C. Application of Listing 12.02 - Organic Brain Disorders

The plaintiff also challenges the ALJ's failure to consider whether Lightfoot meets Listing 12.02 for organic brain disorders. (Pl. Mem. at 15). Although the ALJ determined that "[t]here is nothing in the medical evidence of record establishing that any of the claimant's impairments is of listing level severity[, ]" she did not expressly address Lightfoot's claim of disability under Listing 12.02. (See Dec. 4-5; Tr. 45-46). Lightfoot contends that this omission merits a remand for further administrative proceedings. (Pl. Mem. at 15-18). This court finds that no remand is warranted with respect to this issue.

The Circuit Courts of Appeal are divided on the question whether an ALJ's failure to address a claimant's assertion that his impairments meet the criteria of a listed impairment at step three, in and of itself, requires a remand to the Social Security Administration. See Steele v. Barnhart , 290 F.3d 936, 940 (7th Cir. 2002). The First Circuit appears not to have addressed this issue, and the courts in this district have yet to reach a consensus. Compare Arsenault v. Astrue , 937 F.Supp.2d 187, 189 (D. Mass. 2013) (finding that "ALJ's failure to specifically address Listing 1.02 was remandable error") with Rivera v. Barnhart, No. Civ. A. 04-30131-KPN, 2005 WL 670538, at *5 (D. Mass. Mar. 14, 2005) ("the failure - if failure it is - to make specific findings as to whether a claimant's impairment meets the requirements of a listed impairment is an insufficient reason in and of itself for setting aside an administrative finding"). Nevertheless, the First Circuit has held that "a remand is not essential if it will amount to no more than an empty exercise." Ward v. Comm'r of Soc. Sec. , 211 F.3d 652, 656 (1st Cir. 2000). Because this court concludes that other findings by the ALJ preclude the plaintiff's ability to prevail on his claim under Listing 12.02, Lightfoot has not shown that a remand would amount to anything more than an empty exercise.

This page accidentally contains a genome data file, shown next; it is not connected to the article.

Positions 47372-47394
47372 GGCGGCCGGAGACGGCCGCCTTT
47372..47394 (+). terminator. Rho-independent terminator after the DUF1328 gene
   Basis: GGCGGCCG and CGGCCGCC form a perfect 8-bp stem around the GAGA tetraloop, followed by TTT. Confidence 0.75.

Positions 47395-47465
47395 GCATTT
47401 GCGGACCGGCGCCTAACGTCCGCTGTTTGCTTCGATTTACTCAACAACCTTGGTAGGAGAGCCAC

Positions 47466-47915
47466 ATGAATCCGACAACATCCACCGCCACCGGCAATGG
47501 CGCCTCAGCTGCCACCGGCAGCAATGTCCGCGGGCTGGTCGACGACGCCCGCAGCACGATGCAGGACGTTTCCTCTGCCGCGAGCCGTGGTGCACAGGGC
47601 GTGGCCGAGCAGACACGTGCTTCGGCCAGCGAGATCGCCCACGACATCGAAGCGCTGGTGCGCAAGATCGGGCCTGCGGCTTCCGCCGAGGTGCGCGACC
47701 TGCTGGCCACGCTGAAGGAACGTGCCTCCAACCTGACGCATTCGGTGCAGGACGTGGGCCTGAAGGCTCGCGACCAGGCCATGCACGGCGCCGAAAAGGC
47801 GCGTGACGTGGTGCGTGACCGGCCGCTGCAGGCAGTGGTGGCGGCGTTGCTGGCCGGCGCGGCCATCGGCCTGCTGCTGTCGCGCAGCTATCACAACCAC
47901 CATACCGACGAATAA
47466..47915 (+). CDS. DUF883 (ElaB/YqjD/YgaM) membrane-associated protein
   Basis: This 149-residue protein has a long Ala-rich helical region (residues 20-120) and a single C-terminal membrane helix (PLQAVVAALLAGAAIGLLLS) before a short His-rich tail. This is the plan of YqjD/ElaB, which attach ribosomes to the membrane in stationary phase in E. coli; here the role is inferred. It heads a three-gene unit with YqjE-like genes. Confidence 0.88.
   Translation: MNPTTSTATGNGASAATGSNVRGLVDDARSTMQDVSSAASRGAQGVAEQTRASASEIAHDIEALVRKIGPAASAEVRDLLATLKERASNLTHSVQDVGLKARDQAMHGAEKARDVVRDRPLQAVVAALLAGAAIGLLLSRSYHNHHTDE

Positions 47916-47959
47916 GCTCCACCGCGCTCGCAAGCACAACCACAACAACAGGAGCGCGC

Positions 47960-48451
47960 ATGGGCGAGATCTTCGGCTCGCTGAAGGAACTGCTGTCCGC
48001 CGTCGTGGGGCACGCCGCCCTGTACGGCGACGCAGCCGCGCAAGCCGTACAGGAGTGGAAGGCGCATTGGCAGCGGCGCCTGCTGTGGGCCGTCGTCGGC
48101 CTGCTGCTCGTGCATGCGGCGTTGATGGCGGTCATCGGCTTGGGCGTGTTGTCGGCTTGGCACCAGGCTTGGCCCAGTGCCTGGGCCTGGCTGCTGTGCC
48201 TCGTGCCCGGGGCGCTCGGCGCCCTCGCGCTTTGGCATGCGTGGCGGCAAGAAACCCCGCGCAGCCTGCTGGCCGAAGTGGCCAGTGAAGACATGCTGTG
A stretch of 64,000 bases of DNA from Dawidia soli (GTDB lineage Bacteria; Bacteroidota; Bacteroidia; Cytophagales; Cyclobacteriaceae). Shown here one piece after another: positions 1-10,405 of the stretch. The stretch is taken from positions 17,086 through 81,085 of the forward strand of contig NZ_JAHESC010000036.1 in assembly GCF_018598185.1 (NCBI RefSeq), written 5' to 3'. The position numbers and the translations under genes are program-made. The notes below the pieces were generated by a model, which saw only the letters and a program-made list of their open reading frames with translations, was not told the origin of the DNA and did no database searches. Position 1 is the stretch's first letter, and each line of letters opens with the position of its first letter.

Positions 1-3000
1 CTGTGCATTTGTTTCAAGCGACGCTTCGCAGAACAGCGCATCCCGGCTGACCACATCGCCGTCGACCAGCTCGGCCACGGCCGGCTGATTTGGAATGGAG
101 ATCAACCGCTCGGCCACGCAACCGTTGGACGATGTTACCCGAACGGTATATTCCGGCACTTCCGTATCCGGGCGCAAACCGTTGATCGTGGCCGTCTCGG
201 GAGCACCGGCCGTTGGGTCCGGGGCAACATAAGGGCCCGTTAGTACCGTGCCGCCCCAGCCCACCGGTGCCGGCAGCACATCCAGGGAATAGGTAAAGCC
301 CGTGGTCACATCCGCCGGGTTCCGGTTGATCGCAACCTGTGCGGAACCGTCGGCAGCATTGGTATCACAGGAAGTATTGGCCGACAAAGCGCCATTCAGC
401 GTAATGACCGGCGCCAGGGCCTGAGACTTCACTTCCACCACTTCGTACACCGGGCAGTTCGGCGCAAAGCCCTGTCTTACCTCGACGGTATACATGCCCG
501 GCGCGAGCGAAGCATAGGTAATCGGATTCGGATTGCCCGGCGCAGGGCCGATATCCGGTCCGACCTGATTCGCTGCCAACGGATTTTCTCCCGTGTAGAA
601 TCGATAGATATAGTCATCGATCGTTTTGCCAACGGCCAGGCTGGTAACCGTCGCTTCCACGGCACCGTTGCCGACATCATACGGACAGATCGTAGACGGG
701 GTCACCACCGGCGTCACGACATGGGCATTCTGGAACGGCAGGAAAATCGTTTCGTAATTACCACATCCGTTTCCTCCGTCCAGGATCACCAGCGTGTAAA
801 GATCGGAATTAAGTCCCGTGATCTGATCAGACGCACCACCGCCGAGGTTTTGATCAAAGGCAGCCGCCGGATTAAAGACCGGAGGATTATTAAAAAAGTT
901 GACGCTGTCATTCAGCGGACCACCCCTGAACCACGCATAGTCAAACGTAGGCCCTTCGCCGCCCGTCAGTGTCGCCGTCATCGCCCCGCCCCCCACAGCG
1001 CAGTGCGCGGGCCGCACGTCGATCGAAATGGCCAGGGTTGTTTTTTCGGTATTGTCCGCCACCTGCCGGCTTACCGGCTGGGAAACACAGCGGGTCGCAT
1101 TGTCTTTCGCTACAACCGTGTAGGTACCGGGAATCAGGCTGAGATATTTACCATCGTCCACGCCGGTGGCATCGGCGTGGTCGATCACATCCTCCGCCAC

Requirements of Listing 12.02

There is no dispute that in order to be considered presumptively disabled under Listing 12.02, Lightfoot had to establish "both a significant loss in cognitive ability and evidence of at least two of the following manifestations: (1) marked restriction of activities of daily living; or (2) marked difficulties in maintaining social functioning; or (3) marked difficulties in maintaining concentration, persistence, or pace; or (4) repeated episodes of decompensation, each of extended duration." Stormo v. Barnhart , 377 F.3d 801, 808 (8th Cir. 2004) (emphasis added). See also 20 C.F.R. Pt. 404, Subpt. P, App. 1, § 12.02(B). Although the ALJ did not discuss Listing 12.02 in her written decision, she specifically addressed this same criteria when she considered whether Lightfoot met the requirements of Listing 12.05(D). Specifically, in connection with her analysis of Listing 12.05, the ALJ discussed 12.05(D)[5] which, in addition to requiring an IQ of 60 through 70, requires

at least two of the following: marked restriction of activities of daily living; marked difficulties in maintaining social functioning; marked difficulties in maintaining concentration, persistence, or pace; or repeated episodes of decompensation, each of extended duration.